Share on facebook
Share on twitter
Share on linkedin
Share on pinterest
Share on email

Tracing the Divergent Timelines of Age of Calamity and Breath of the Wild (Part 2)

When we last left our heroes in Part 1, we were pointing out the key points at which the events of Age of Calamity diverge from Breath of the Wild. We were also exploring an interesting question: does Terrako create a new timeline when he jumps into the world of Age of Calamity, or did he just hop over to a timeline parallel to Breath of the Wild?

Age of Calamity
Image Courtesy of Nintendo

Now that Calamity Ganon is about to arrive on the scene, any differences are about to get much more apparent.

Right Place, Right Time

Age of Calamity’s Purah and Robbie are able to extract the part of Terrako’s memory which shows the horrid events of Calamity Ganon’s attack in BotW’s timeline. Crucially, this spills the beans that the attack will happen on Zelda’s seventeenth birthday. Instead of being taken completely by surprise, King Rhoam is able to evacuate Castle Town, and everyone knows to be battle-ready.

In both BotW and AoC, Zelda plans to go to the Spring of Wisdom on her seventeenth birthday in a last-ditch attempt to awaken her sealing powers. In BotW, not only does Zelda actually go, but all the Champions accompany her – and so when Calamity Ganon attacks, everyone is taken by complete surprise and has to rush to battle positions. From the base of Mount Lanayru.

Everyone hanging out together in BotW. Courtesy of Nintendo

But in AoC, Zelda is literally heading out the door when Calamity Ganon attacks. The Champions are still taken by surprise at Calamity Ganon’s arrival, but they’re at least already in the vicinity of their Divine Beasts. 

The earlier timing might also be due to Terrako. Purah and Robbie are able to exact another nugget of Terrako’s memory that shows the Blight Ganons taking over the Divine Beasts. Purah and Robbie are immediately ambushed by the Yiga Clan, but the fact that Terrako is able to reach Zelda with that information in hand is likely enough of a threat to inspire Calamity Ganon to spring up early.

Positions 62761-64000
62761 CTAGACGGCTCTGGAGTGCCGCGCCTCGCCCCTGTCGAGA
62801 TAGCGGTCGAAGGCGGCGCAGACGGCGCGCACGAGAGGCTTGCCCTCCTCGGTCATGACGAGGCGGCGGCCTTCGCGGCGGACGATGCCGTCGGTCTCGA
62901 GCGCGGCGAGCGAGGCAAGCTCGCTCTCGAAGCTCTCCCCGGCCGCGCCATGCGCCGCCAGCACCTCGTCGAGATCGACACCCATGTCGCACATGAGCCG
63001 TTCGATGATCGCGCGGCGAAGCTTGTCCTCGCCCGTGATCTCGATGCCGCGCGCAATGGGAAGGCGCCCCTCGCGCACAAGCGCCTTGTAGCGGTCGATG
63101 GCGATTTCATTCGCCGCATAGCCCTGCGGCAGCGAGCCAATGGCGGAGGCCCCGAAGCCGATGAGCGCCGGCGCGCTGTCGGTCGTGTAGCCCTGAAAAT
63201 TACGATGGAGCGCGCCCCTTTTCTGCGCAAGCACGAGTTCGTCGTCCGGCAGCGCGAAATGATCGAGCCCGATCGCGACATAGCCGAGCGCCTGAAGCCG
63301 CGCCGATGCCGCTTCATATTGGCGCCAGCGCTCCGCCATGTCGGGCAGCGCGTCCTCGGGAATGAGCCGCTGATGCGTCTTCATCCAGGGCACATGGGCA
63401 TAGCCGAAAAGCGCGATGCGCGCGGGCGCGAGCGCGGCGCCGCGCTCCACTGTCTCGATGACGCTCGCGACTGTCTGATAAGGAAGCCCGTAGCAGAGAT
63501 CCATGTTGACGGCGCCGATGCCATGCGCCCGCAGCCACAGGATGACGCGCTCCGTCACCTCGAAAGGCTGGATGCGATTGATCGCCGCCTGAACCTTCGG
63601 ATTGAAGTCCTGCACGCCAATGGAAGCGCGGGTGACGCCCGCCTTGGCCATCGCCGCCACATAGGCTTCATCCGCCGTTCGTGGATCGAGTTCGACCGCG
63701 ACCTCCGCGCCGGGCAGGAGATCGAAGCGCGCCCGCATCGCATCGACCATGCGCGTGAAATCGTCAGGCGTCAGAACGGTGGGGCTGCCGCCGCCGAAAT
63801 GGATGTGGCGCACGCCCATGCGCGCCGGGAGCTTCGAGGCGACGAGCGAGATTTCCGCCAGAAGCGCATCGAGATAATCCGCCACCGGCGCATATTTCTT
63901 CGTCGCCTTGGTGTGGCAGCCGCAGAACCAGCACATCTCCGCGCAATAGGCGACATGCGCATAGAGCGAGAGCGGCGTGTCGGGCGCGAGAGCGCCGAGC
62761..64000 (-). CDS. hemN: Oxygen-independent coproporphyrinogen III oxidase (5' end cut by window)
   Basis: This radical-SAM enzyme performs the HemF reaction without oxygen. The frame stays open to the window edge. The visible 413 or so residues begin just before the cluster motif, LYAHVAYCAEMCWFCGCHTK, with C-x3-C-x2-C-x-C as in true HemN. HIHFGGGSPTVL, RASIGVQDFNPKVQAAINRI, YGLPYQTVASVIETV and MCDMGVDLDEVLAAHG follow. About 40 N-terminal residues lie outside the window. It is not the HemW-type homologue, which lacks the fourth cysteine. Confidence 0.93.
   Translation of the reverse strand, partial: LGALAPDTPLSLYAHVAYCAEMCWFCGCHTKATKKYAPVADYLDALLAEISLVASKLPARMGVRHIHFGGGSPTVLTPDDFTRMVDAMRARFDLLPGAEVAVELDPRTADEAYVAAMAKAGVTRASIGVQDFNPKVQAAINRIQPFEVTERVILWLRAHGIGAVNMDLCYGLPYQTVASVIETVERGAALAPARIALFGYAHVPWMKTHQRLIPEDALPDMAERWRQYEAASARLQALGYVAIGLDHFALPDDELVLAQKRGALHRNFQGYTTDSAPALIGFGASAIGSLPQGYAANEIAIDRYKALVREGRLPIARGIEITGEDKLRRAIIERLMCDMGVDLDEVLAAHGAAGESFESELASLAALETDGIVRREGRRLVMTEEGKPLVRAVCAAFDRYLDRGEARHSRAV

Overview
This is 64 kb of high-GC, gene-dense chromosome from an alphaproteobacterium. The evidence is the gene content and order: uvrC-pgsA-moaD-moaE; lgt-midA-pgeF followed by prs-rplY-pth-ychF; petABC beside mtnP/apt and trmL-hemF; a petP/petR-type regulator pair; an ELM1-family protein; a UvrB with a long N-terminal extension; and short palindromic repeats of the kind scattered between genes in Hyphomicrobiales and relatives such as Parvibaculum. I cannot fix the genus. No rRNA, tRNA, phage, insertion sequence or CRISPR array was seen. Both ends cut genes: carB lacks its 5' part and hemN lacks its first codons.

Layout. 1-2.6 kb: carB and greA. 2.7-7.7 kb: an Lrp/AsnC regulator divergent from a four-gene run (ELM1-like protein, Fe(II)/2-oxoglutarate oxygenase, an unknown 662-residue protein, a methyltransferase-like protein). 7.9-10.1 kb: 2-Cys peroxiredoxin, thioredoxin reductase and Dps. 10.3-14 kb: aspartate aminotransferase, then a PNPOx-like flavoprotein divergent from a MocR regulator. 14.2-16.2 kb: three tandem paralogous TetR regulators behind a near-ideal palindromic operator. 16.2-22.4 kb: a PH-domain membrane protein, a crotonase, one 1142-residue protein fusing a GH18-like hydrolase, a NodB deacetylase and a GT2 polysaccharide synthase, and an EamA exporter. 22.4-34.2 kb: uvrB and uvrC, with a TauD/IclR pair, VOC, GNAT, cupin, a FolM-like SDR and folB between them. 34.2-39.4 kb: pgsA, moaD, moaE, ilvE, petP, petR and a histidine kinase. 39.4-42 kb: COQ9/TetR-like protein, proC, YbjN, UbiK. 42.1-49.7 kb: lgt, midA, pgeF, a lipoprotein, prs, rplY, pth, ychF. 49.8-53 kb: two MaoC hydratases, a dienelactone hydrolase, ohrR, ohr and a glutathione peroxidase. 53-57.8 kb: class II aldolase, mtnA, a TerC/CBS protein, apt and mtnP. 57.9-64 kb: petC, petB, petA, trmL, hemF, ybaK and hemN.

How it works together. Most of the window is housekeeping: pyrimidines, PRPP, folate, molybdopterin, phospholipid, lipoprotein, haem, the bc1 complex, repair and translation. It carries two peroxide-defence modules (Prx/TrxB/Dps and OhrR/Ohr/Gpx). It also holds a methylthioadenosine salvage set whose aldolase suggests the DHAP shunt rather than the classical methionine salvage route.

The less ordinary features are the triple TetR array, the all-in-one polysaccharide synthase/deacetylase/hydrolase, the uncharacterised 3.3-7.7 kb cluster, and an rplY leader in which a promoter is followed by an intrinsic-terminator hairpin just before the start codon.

In BotW, Ganon attacks at sundown – because that’s when monsters have the advantage, as BotW players know very, very well.

Revali peekin’ in on Calamity Ganon in BotW. Courtesy of Nintendo

Notably, King Rhoam is spared in the AoC timeline. And not really because Terrako spurs anything significantly different, other than maybe some long-lost, familial-feeling morale for Zelda’s passion for messing around with cool, old tech. No, King Rhoam is spared because he confiscated another one of Zelda’s ancient tech gadgets. Apparently, this King Rhoam has a real love for confiscating his daughter’s possessions.

With a Little Help from My (Future) Friends

After the initial assault on Hyrule Castle, Zelda is finally able to see Terrako’s memories of the corrupted Divine Beasts. Her tears somehow awaken Terrako’s time travel powers, and he brings four aids from Breath of the Wild’s timeline in to help the Champions defend their Divine Beasts.

It’s bizarre that, even though the narrative suggests that Terrako jumped time just as Zelda activated her sealing powers against Ganon, the aid he brings is from one hundred years after that happens. They also seem to all know Link personally, too, which suggests they exist after the events of BotW. Don’t worry about it, I guess.

Sniff, sniff – they just love each other so much. Courtesy of Nintendo

In perfect harmony with the game’s theme of working together, the effect of these new time travelers on the battle’s eventual successful outcome cannot be overstated. Without the aid of the future-friends, the Divine Beasts still would’ve probably been overcome by the Blight Ganons, and Hyrule would’ve likely fell to a similar grim fate. 

But the future-friends are able to help the Champions hold out until further help arrives. For example, in my case, Teba aided the ultra-proud Revali until Hetsu arrived to defeat Fireblight Ganon. You cannot convince me this is not what canonically happened.

A Successful Counter-Attack